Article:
- Put 4 tablespoons of the butter into a large skillet (12-inch) over medium heat. When hot, add the garlic and cook about 15 seconds, stirring with a wooden spoon. Add the corn, red bell pepper, and jalapeño and cook, stirring occasionally, until the peppers and corn are partly tender, 2 to 3 minutes. Take the pan off the heat and add 1/4 teaspoon salt and 1/4 teaspoon pepper.
- Combine the milk and half and half in a medium heavy saucepan (3-quart) and bring to he boil over medium heat. Watch carefully so the liquid doesn’t overflow the pan. Keep the liquid hot on low heat. (Or, just heat the milk and half and half in a 2-cup heatproof measure (such as Pyrex®) with pouring spout for 2 minutes in a microwave oven).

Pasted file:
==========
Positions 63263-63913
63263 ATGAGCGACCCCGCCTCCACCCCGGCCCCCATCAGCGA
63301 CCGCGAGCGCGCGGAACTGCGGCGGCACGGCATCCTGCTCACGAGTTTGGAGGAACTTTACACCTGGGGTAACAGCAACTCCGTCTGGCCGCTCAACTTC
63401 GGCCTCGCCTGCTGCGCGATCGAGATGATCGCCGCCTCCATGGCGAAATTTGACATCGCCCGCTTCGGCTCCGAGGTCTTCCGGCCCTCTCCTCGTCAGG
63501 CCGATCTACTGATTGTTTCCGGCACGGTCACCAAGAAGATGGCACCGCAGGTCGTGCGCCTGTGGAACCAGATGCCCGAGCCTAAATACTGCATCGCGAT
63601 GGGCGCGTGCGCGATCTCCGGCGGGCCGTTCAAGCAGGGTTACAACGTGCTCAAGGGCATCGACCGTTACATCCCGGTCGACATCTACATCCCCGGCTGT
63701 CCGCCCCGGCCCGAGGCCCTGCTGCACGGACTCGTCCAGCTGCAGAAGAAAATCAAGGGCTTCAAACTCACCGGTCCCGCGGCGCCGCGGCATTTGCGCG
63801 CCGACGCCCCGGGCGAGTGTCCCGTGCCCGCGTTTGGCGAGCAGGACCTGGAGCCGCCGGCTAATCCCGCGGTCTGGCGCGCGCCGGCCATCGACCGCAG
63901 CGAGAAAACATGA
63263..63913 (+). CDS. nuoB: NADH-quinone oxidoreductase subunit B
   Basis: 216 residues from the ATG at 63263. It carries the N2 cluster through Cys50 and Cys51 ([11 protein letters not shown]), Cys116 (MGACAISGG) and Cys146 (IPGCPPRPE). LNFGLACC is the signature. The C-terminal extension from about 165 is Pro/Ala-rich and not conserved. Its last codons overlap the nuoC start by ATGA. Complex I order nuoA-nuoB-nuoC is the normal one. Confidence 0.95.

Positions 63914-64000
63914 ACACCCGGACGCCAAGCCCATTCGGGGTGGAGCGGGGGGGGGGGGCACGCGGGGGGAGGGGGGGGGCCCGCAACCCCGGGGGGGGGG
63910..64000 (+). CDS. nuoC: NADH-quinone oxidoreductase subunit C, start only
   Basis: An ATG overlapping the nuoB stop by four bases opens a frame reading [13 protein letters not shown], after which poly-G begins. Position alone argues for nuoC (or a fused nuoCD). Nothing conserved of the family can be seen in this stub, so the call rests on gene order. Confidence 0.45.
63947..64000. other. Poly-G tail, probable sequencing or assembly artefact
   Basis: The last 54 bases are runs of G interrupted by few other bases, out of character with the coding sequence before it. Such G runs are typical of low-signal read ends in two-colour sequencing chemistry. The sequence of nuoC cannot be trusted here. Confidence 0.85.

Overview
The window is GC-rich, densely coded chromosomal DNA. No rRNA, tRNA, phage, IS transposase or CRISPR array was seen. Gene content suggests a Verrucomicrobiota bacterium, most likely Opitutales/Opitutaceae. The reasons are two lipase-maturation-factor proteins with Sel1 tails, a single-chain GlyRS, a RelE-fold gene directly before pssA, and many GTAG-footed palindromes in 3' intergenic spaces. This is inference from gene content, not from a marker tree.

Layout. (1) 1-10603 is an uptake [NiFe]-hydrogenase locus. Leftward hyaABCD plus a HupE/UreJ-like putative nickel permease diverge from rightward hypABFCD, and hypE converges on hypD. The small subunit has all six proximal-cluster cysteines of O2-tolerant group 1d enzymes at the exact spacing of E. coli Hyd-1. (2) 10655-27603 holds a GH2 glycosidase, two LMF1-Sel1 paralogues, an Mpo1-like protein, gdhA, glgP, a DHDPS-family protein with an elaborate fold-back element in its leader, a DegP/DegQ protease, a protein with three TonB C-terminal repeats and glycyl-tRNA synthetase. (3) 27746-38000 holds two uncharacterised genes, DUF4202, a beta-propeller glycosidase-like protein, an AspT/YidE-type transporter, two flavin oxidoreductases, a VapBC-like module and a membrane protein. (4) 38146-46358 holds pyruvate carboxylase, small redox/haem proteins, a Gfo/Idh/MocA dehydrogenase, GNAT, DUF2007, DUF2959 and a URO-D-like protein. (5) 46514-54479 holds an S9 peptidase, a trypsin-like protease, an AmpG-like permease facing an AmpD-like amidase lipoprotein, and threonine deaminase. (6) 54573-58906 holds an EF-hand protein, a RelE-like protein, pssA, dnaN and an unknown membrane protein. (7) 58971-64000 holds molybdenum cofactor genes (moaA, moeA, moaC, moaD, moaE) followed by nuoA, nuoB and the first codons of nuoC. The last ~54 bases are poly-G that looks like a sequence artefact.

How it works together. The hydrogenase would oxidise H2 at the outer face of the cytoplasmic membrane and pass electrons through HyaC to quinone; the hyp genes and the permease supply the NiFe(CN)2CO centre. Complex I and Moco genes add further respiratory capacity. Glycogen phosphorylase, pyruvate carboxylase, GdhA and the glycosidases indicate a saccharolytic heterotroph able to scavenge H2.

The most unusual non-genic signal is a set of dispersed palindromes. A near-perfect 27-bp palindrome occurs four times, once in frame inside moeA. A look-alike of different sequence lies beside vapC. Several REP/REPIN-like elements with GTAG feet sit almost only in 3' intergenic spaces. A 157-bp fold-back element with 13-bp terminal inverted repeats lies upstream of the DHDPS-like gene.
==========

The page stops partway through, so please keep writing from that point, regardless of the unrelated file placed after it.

- In another medium saucepan (3-quart), melt the remaining 4 tablespoons butter over medium heat. Add the flour and cook, stirring constantly with a wooden spoon, for 2 minutes. Take the pan off the heat, wait a few seconds for the bubbling to subside, and pour in the hot liquid all at once.
- Whisk vigorously to make a smooth béchamel sauce. Return the pan to medium heat and bring to the boil, whisking constantly. Cook at the boil for 2 minutes until very thick. Off heat, whisk in 1/2 teaspoon salt and 1/4 teaspoon pepper. Whisk the egg yolks in one or two at a time.
- Transfer the soufflé base to a large bowl. Stir it occasionally with a heatproof flexible spatula until tepid. The base must not be hot when you fold in the beaten egg whites and cheese.